Sunday, June 17, 2012

Mt. Russell & Mt. Carillon, June 2012

Friday June 8th: Drove to Whitney Portal to secure a backpackers campsite for the night. I was expecting the lot to be full, but it was not. Got a nice site, had some dinner and hit the sack early, I had just worked eleven days in a row and needed all the rest I could get.
Saturday June 9th: I slept rather well until the Whitney day hikers started showing up at 0200. They were in full party mode; loud chatter, music playing, headlights shining through the tent and best of all, people walking within feet of my tent, wtf dayhikers???
I was able to drift in and out of sleep until the alarm sounded at 0500. I packed up my site, had some oatmeal and peanut butter for breakfast and was on the trail at 0600. I made good time up the Mountaineers Route enjoying the early morning light along the way. Being my first time up Mt. Russell, I was focused on the proper route. Right about Clyde Meadow I hung a right and started up the sandy/loose rock slope. I did my best to find solid looking rock, but most of the time it was two steps up, one step down. The views really opened up towards Whitney the higher I climbed, the grander the view. Before too long I climbed (it felt like crawled) to the saddle between Mt. Russell & Mt. Carillon. The footing greatly improved, nice hard packed sand and rock. I could now see the imposing east ridge of Mt. Russell. I did alot of homework before this climb, the intel suggested the route would look harder than it really was at first and they were right. The ridge is a knife edge with steep drop offs on both sides, but knowing the class three route would present itself as I moved along, off I went.
I wore my trusty Five Ten Guide Tennies for a little more traction on the rock and they did well. I moved along just to the north of the ridge with the rock became too steep or presently difficulty beyond class three. I was able to prod my way along finding the path of least resistance. One thing I did find was thousands of feet of exposure, a fall on either side of the ridge would be the end, especially the smooth granite north face. I really enjoyed the climbing, the views were spectacular looking north. Mt. Williamson looked large as did Mt. Barnard. A truly awesome sight was Tulainyo Lake. There was no snow around it, but the lake itself was frozen, made for great photos. Mt. Russell has two summits, the west summit and the higher true east summit. I arrived at the west summit and found myself looking across to the east summit and the rocky ridge separating the two. Heading up for the east summit from the saddle one comes across the trickiest move on the route. It is a class three move, easily done by someone a few inches taller than me. I had to what I can best describe as lay against the rock and slither up???  Once around the obstacle it was straight forward to the summit of Mt. Russell, elevation 14,086'. It felt good to be up there. I sent out my SPOT message to my wife and realized I had cell reception so I gave her a call. The signal was crystal clear, I barely get service at my house. The weather and views were great, crystal clear views in all directions. Mt. Whitney dominated the view south, Mt. Williamson the view north, the Arctic Lake drainage west and the Russell east ridge looking east.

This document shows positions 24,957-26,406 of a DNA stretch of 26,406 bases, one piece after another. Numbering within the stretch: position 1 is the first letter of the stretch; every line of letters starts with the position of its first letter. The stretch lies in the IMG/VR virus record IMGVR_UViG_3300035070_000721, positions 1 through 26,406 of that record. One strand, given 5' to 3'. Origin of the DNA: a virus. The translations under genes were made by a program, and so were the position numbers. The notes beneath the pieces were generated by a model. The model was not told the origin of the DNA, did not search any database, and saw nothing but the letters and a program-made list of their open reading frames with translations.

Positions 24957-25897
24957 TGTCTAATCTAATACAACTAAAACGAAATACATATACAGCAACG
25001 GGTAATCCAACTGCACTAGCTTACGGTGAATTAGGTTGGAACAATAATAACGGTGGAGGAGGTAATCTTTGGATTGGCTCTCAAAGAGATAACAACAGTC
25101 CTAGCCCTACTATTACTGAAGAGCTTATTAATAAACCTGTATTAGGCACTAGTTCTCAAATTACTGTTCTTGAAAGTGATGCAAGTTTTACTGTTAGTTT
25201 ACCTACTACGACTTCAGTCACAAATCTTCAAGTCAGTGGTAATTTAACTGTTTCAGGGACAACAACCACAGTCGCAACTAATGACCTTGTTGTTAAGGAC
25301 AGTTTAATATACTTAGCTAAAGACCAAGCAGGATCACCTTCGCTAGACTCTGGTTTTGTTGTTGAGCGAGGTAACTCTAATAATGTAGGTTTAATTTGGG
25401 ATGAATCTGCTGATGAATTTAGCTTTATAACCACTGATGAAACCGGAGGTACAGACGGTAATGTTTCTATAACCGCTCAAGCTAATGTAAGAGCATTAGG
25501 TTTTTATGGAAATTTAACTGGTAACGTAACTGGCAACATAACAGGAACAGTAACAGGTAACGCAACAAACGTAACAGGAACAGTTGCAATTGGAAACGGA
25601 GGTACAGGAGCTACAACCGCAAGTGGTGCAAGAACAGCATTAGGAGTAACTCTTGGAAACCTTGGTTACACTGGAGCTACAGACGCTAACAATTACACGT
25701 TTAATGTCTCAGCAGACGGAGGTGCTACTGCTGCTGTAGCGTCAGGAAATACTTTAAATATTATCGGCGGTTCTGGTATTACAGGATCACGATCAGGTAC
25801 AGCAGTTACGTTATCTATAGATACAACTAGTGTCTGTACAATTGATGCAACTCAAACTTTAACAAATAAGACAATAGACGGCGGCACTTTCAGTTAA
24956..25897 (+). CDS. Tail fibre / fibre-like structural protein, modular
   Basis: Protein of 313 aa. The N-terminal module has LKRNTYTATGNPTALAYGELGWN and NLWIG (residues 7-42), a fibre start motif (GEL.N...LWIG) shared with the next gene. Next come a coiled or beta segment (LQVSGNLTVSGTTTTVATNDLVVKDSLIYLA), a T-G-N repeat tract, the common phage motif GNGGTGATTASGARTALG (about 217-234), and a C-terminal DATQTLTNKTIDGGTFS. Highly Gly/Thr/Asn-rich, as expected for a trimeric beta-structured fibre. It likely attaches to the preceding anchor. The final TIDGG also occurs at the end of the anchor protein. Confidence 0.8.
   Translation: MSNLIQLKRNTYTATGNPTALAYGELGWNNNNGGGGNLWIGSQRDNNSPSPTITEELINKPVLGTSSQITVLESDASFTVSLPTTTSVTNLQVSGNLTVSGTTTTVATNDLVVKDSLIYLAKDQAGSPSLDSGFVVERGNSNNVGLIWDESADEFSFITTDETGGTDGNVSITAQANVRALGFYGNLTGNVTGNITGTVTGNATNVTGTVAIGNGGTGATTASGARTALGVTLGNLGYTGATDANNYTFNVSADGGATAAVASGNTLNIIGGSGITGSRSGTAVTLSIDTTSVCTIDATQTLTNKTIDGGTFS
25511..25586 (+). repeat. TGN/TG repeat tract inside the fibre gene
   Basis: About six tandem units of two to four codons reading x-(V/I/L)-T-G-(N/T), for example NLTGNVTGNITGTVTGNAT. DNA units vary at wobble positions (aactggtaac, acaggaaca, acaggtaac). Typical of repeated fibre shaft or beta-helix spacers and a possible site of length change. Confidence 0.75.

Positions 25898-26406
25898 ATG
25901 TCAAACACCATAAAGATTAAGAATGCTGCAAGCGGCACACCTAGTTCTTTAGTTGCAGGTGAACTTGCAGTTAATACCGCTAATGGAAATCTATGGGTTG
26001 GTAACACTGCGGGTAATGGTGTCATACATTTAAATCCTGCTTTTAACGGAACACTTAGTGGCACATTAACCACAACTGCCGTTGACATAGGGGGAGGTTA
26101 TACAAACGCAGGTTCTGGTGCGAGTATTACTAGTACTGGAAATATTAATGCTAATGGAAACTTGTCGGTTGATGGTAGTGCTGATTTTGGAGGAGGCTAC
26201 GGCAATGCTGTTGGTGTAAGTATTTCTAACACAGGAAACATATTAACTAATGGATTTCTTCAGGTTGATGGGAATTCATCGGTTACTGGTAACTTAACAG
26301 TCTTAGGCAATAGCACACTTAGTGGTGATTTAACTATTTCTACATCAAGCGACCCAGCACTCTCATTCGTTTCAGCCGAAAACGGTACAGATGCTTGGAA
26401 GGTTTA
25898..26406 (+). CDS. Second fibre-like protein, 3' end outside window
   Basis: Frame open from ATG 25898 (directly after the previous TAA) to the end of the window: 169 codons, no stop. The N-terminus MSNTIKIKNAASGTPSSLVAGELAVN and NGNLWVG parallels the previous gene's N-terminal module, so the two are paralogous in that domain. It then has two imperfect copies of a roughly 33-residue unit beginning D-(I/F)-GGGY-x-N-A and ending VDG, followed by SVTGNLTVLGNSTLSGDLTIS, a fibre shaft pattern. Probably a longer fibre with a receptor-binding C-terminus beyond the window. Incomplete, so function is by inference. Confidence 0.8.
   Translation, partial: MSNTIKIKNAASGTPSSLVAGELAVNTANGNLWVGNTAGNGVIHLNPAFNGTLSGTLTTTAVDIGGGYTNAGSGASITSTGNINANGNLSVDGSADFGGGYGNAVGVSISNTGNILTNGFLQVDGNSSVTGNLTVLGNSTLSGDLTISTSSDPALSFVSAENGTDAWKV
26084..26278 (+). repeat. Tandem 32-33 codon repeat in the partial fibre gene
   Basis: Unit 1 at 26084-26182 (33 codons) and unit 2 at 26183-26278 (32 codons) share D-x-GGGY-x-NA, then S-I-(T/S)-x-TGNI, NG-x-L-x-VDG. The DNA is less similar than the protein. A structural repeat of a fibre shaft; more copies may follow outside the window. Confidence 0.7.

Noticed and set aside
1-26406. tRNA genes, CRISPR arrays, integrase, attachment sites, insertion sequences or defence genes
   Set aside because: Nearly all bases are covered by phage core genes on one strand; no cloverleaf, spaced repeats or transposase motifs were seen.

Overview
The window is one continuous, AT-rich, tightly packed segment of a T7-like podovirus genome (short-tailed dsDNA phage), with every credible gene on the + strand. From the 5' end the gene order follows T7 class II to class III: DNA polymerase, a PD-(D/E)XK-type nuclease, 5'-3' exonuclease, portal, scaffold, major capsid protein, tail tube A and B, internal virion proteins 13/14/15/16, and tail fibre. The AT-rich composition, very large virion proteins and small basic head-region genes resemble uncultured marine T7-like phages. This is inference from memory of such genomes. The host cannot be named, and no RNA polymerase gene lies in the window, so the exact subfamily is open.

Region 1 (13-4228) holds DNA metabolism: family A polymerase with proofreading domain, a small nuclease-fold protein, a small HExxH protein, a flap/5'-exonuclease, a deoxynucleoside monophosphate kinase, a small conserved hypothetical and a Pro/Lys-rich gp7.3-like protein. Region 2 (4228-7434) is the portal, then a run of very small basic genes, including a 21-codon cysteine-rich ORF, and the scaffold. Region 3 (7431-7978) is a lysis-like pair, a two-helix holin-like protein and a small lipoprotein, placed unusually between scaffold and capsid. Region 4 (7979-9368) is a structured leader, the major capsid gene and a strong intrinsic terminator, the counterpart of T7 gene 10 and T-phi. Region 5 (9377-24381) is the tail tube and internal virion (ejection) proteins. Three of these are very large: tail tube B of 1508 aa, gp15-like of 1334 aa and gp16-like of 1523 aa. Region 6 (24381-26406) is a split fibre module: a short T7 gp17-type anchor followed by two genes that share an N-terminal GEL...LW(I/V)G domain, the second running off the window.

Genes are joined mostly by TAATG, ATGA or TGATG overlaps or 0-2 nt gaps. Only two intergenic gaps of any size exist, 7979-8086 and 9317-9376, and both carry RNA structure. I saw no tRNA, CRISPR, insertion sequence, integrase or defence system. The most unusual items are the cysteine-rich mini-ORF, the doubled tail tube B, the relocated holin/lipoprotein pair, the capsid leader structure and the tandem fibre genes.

I had my victory lunch on the summit and proceeded back down the way I had climbed up. The only bothersome part being the saddle between the peaks. Had to stop and measure out my route back down. I finally made the safe move and proceeded down the ridge. I made good time back to the Russell-Carillon saddle. I had plenty of time and energy left so I talus hopped the three hundred feet up the ridge to the summit of Mt. Carillon, elevation 13,552'. The view of Russell's razor ridge was great from this vantage point, really steep. I signed in on my second peak of the day and headed back down to the saddle. I followed my track back down the scree slope and zig-zagged my way down the loose and sandy slope. Didn't take long to get back to Clyde Meadow where I proceeded to soak my feet in the cool stream and take a siesta. Good times in the mountains.
Up The Loose Scree Slope

Russell-Carillon Saddle Comes Into View

Mt. Whitney From Saddle

Mt. Russell East Ridge

Tulainyo Lake

Up The Ridge I Go

Near The Top Of The Ridge Or Just To The Right Is Safest

Nice Little Ledges With Lots Of Exposure

Looking West At The Great Western Divide

East Summit Of Mt. Russell

Taking A Look At The North Side....Not This Time

Keep Finding That Class Three, Getting Steep

West Summit Of Mt. Russell

The Difficult Mantle Move

Mt. Whitney From Summit

Arctic Lake Drainage & Kaweah's

Myself On Summit, WooHoo

East Ridge From Mt. Carillon Slopes

Mt. Whitney & Mt. Russell

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